One by one the festive lights in my neighborhood come down and winter darkness prevails. Christmas trees that stood as crowning glories in living rooms and upstairs windows now sleep on the forlorn, dark and uncelebrated curbs of our houses.

It is such a sharp contrast to the lovely poem by e.e.cummings: “… put up your little arms and I’ll give them all to you to hold … every finger shall have its ring and there won’t be a single place dark or unhappy …” when we began our festive rituals.

The cold of January days will be more profound as in the words of my long-ago grandmother, “When the days begin to lengthen, the cold begins to strengthen.”

I, for one, will leave my lovely blue lights strung out into the winter’s cold and dark. Perhaps it will be a light for the traveler or just lights for my soul. My own Christmas tree will be hauled out back to set among the bird feeders for shelter during the upcoming storms or to keep the winter birds safe from my cat, Harley.

January, when we were kids, meant skating on ponds or lakes or at McMillen Park in Fort Wayne on the ice skating rink until we were frozen or until parents wanted us home. Even in the winter, the outside was our playground. I still feel like that. I try to get the work done so I can go outside to play whether it be to pick up sticks from the storm or sit by the fire watching the lights come on inside the homes of my neighbors and the winter stars come out.

The other night I was having a conversation with someone about the beauty of the winter stars. Why are they so bright during the winter months, I wondered. I checked into a couple of my favorite sources to find the answers for this question. According to Professor Astronomy’s blog (always resourceful) he feels the skies are less murky with humidity during the winter, making the stars brighter. He also said folks spend more time in darkness, thereby noticing the sky! I liked his reasoning, although Professor Astronomy wasn’t very scientific, so I went to my next source EarthSky.org. Those folks over there know what they are talking about. Let me try to explain to you what I learned: During the summer months the Earth faces the Milky Way, giving us views of so many stars that they are often individually indistinct. During the winter months we face toward the “outskirts of the Milky Way” making the viewing fields of the masses of stars less, so the few are more distinct. So, now we know.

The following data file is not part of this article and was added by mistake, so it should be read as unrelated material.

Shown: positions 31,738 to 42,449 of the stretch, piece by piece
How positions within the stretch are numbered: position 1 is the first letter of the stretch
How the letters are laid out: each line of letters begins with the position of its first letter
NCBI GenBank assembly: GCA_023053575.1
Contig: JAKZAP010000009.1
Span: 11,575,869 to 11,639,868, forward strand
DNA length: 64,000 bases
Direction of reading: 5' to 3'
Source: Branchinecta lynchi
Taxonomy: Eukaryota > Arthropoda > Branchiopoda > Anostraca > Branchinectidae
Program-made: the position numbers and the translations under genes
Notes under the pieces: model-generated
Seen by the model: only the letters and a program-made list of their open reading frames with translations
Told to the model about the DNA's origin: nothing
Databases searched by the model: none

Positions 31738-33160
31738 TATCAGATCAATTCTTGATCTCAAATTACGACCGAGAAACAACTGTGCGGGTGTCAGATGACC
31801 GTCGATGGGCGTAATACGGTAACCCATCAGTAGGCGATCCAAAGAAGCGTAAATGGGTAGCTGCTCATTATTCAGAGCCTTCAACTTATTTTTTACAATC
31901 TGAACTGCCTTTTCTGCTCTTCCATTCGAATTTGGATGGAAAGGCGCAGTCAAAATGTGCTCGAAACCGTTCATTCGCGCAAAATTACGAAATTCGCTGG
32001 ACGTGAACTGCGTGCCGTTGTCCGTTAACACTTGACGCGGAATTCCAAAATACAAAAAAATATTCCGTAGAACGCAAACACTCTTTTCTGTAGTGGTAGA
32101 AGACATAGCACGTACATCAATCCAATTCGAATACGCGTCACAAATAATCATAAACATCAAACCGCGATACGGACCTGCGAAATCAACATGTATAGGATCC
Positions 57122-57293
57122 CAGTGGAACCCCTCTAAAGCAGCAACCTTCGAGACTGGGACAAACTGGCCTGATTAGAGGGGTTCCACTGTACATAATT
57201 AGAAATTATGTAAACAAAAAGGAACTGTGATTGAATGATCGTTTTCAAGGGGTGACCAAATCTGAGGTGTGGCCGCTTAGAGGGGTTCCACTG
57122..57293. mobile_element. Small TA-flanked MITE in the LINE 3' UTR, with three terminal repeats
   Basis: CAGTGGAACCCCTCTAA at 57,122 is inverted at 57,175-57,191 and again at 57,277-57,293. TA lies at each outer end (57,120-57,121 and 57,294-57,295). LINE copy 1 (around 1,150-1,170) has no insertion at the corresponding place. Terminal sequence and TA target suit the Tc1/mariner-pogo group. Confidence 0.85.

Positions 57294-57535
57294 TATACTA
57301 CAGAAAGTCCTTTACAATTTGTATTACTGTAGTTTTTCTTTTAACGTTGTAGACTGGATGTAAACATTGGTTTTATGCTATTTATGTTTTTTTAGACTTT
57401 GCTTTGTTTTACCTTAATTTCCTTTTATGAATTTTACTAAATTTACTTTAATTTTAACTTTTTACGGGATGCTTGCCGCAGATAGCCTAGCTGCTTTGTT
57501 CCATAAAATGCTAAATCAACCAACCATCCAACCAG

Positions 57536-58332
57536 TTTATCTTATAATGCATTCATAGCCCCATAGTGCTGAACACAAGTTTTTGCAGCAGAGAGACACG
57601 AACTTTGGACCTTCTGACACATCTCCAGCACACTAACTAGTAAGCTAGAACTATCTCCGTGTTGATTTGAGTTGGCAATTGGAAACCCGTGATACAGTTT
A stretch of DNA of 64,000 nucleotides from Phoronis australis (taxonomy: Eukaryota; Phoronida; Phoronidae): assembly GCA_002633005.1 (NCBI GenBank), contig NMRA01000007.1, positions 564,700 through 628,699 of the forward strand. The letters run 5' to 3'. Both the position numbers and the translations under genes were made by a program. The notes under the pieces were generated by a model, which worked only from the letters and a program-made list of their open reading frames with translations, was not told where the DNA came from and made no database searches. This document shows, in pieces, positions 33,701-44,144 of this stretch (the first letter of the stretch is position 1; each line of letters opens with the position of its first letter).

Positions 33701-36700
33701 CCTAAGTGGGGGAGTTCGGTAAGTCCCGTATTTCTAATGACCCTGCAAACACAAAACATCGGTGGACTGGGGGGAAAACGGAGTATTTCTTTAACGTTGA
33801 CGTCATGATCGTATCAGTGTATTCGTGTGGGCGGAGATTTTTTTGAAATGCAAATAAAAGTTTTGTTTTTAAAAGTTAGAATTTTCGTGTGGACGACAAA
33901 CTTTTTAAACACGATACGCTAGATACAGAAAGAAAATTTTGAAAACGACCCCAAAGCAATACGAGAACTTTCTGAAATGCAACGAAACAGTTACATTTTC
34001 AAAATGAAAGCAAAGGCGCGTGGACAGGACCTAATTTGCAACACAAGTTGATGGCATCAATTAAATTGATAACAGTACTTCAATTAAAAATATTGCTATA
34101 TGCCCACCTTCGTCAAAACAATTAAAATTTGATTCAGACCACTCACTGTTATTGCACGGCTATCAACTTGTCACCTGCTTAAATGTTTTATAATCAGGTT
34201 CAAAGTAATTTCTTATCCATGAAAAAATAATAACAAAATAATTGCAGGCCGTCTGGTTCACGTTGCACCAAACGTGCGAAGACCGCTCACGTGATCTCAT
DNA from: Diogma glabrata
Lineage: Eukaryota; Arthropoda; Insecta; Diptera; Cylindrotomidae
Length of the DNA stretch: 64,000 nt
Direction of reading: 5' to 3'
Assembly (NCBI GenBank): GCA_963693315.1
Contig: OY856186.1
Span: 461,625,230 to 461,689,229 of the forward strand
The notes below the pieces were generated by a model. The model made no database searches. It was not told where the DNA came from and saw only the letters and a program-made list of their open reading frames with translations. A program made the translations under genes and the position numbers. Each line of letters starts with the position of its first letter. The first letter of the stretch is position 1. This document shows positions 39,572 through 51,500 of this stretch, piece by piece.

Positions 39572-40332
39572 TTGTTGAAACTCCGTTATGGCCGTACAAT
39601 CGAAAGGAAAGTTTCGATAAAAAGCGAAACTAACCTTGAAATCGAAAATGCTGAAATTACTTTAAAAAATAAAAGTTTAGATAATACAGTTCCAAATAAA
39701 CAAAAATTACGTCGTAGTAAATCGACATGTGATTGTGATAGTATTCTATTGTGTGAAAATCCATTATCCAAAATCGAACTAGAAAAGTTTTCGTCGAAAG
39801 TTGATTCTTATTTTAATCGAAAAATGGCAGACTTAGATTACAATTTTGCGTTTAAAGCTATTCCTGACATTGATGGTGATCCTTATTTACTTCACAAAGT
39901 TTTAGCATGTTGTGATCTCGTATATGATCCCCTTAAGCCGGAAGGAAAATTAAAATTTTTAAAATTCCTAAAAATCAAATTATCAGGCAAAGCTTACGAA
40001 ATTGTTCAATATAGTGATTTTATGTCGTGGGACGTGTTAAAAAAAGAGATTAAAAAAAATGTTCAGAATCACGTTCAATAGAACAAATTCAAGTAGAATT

One of the most spectacular of all winter constellations is Orion, which is mentioned in “The Odyssey.” Orion chases another constellation, the great bull Taurus. There is an ancient Scottish saying that folks have been known to say on the first of January, “On New Year’s Day, the bull rises with the twilight and crosses the sky.”

January is named after Janus, the Roman god of portals, seeking endings and beginnings. In fact, sketches of Janus shows a two-headed man … one looking forward and one looking back. January is the true beginning of winter with our hopes for white landscape and detouring the wolves circling our village. (We may not have wolves circling, but lately I have heard stories of the coyotes creeping into town.)

This New Year also brings thankfulness to you, my readers, for bringing me into your homes on Saturday mornings. I love talking with you during the week about the column or life in general. I do appreciate all of our conversations. Thank you.

So, as we go forth into this New Year, there are resolutions to be made and then be lost. (I have my own! Will I ever lose those 10 pounds?) But there are also stars to watch, winter campfires to sit around, hikes to be taken, musical instruments to be played and conversations to take place while the candles drip upon the dawn of morning.

And if that isn’t enough, there is always poetry to get us through the dark nights. There is always poetry.

Percy Bysshe Shelley once wrote:

The cold earth slept below;

Above the cold sky shone;

And all around,

With a chilling sound,

From caves of ice and fields of snow

The breath of night like death did flow

Beneath the sinking moon.

Happy New Year!

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